Die Orestie [Oresteia]

Die Orestie
Director: Antú Romero Nunes
Writer: Aeschylus, translated by Peter Stein
Cast: Sarah Viktoria Frick, Maria Happel, Caroline Peters, Barbara Petritsch, Aenne Schwarz, Irina Sulaver, Andrea Wenzl
Seen on: 2.4.2017

Plot:
After Agamemnon (Maria Happel) returns home from war with Kassandra (Andrea Wenzl) as his trophy, his wife Klytameistra (Caroline Peters), who is living with Aigisthos (Barbara Petritsch), kills Agamemnon and Kassandra both, to avenge Agamemnon’s killing of Iphigenie, their daughter, a continuation of the family curse that weighs on Agamemnon due to his father and uncle sacrificing their own children to the gods. Agamemnon and Klytameistra’s son Orestes (Aenne Schwarz) vows to revenge the murder of his father too, continuing the spiral of blood and violence.

The production of the Oresteia walks the line between traditional setting and modern sensibilities. Ultimately it is visually striking and well-acted, but maybe a little too conservative.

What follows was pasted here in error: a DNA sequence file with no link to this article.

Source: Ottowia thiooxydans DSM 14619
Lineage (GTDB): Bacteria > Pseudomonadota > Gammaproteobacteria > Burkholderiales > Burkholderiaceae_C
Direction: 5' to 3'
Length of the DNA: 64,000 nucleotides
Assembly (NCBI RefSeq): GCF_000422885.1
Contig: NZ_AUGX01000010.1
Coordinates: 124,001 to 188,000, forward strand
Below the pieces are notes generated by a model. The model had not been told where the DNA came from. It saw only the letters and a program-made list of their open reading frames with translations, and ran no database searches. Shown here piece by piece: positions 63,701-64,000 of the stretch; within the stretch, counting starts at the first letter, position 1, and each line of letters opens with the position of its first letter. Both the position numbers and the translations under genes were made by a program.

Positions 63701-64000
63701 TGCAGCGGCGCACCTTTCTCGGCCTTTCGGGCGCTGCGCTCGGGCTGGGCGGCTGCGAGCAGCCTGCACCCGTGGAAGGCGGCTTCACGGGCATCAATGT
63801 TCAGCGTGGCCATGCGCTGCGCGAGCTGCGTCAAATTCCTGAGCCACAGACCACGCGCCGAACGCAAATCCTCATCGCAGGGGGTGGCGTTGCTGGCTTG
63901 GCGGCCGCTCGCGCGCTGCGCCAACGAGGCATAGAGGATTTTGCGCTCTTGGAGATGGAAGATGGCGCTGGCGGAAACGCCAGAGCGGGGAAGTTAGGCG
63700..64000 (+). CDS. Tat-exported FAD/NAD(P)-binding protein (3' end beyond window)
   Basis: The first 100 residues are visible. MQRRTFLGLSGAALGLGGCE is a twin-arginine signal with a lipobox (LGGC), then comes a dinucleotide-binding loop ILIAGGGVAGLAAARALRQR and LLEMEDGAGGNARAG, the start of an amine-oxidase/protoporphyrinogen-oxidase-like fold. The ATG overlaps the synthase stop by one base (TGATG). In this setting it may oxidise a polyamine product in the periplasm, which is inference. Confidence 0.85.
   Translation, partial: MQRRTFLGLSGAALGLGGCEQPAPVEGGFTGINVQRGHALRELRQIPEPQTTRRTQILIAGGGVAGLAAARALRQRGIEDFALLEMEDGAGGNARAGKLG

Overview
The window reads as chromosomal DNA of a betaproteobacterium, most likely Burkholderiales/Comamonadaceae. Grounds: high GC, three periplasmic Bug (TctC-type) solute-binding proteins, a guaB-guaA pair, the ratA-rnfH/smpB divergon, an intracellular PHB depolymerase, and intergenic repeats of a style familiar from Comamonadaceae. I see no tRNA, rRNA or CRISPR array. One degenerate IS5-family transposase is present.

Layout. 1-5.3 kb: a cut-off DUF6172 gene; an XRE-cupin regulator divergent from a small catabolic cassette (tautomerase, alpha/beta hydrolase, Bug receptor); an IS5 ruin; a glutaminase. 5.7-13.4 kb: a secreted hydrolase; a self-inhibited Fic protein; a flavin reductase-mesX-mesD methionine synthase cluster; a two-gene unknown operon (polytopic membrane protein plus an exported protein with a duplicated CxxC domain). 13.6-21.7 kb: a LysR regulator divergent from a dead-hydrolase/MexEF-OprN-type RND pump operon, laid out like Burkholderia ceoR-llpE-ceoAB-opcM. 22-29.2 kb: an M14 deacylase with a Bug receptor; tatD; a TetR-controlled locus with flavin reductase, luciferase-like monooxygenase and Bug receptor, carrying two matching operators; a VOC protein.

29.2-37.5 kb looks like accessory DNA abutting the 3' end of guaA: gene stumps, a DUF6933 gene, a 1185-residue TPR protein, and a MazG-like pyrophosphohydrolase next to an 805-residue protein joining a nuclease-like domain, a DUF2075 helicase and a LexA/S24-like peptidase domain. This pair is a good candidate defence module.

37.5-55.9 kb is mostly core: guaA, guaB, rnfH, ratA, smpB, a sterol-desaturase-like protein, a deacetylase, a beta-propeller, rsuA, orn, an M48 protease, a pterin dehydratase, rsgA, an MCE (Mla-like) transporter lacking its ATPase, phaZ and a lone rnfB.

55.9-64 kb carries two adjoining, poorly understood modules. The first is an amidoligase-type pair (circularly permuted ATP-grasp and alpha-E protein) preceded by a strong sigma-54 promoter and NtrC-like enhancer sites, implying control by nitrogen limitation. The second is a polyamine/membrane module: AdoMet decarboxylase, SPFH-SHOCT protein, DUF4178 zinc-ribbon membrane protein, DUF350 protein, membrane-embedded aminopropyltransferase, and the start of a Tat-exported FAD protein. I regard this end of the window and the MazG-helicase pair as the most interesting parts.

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John Gabriel Borkman

John Gabriel Borkman
Director: Simon Stone
Writer: Henrik Ibsen
Cast: Martin Wuttke, Birgit Minichmayr, Caroline Peters, Max Rothbart, Nicola Kirsch, Roland Koch, Liliane Amuat
Part of: Wiener Festwochen
Seen on: 28.5.2015

Plot:
Ella Rentheim (Caroline Peters) returns home to see her estranged twin sister Gunhild (Birgit Minichmayr) and Gunhild’s husband, John Gabriel Borkman (Martin Wuttke). Borkman was disgraced in a financial scandal and hasn’t left the attic since he was released from prison. Gunhild, too, is eccentric, to say the least. Only Gunhild’s and John Gabriel’s son Erhart (Max Rothbart) has a halfway normal life – which he had to fight for. Ella’s arrival makes all of them confront the past and try to rearrange their lives.

The play, unfortunately, didn’t work for me at all. Judging by the audience’ enthusiastic reaction though, my boredom and exasperation at the show seems to be the exception rather than the rule.

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